Charles T. Meide

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Meide recording the ship's bell discovered on the 18th century "Storm Wreck." Diver&shipsbell.jpg
Meide recording the ship's bell discovered on the 18th century "Storm Wreck."

Charles T. Meide, Jr., known as Chuck Meide, (born March 23, 1971) is an underwater and maritime archaeologist and currently the Director of LAMP (Lighthouse Archaeological Maritime Program), the research arm of the St. Augustine Lighthouse & Maritime Museum located in St. Augustine, Florida. [1] [2] [3] [4] [5] [6] Meide, of Syrian descent on his father's side, was born in Jacksonville, Florida, and raised in the nearby coastal town of Atlantic Beach. He earned BA and MA degrees in Anthropology with a focus in underwater archaeology in 1993 and 2001 from Florida State University, [7] where he studied under George R. Fischer, and undertook Ph.D. studies in Historical Archaeology at the College of William and Mary starting the following year. Meide has participated in a wide array of shipwreck and maritime archaeological projects across the U.S., especially in Florida, and throughout the Caribbean and Bermuda and in Australia and Ireland. From 1995 to 1997 he participated in the search for, discovery, and total excavation of La Salle's shipwreck, La Belle , lost in 1686. [8] [9] From December 1997 to January 1998 he served as Co-Director (with David Johnson) of the Kingstown Harbour Shipwreck Project, an investigation sponsored by the Institute of Maritime History and Florida State University into the wreck of the French frigate Junon (1778) lost in 1780 in St. Vincent and the Grenadines. [10] [11] [12] In 1999 he directed the Dog Island Shipwreck Survey, a comprehensive maritime survey of the waters around a barrier island off the coast of Franklin County, Florida, [13] and between 2004 and 2006 he directed the Achill Island Maritime Archaeology Project off the coast of County Mayo, Ireland. [14] [15] Since taking over as Director of LAMP in 2006, he has directed the First Coast Maritime Archaeology Project, a state-funded research and educational program focusing on shipwrecks and other maritime archaeological resources in the offshore and inland waters of Northeast Florida. [16] In 2009, during this project, Meide discovered the "Storm Wreck," a ship from the final fleet to evacuate British troops and Loyalist refugees from Charleston at the end of the Revolutionary War, which wrecked trying to enter St. Augustine in late December 1782. He led the archaeological excavation of this shipwreck site each summer from 2010 through 2015, overseeing the recovery of thousands of well-preserved artifacts.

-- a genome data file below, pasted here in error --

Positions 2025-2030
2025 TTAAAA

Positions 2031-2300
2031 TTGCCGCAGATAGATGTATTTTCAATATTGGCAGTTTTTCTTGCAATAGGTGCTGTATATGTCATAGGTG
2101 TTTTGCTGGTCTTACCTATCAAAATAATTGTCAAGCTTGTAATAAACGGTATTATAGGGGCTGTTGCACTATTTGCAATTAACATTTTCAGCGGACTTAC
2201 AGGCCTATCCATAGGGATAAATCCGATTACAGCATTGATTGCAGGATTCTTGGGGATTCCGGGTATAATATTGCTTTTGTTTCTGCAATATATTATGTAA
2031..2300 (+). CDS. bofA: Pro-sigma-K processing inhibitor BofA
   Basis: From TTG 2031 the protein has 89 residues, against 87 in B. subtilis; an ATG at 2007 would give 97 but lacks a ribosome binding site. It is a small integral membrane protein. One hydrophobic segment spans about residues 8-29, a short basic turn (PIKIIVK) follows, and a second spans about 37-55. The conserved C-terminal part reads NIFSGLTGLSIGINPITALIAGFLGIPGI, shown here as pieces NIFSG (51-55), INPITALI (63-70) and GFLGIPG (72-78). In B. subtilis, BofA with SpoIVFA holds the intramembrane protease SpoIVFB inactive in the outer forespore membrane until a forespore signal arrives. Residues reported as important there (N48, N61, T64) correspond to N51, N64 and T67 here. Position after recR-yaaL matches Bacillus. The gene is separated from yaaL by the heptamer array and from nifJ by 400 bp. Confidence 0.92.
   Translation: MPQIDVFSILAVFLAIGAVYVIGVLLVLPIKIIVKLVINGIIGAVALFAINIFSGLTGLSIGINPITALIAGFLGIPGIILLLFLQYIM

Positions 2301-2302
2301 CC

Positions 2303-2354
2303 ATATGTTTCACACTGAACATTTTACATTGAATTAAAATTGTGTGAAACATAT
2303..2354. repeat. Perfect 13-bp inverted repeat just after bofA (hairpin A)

On July 10, 2014, the St. Augustine Lighthouse & Museum announced at a press conference that Meide would lead an expedition to search for the lost French fleet of Jean Ribault, wrecked in 1565. The search area was located in Canaveral National Seashore waters, and was carried out in partnership with the National Park Service, the State of Florida, NOAA's Office of Ocean Exploration, the Center for Historical Archaeology, and the Institute of Maritime History. [17] When one of Ribault’s ship’s was discovered by a treasure hunter, Meide along with a small team of scholars worked closely with lawyers for the Republic of France, providing historical evidence leading to a federal court ruling that the vessel remains the property of the French government. [18]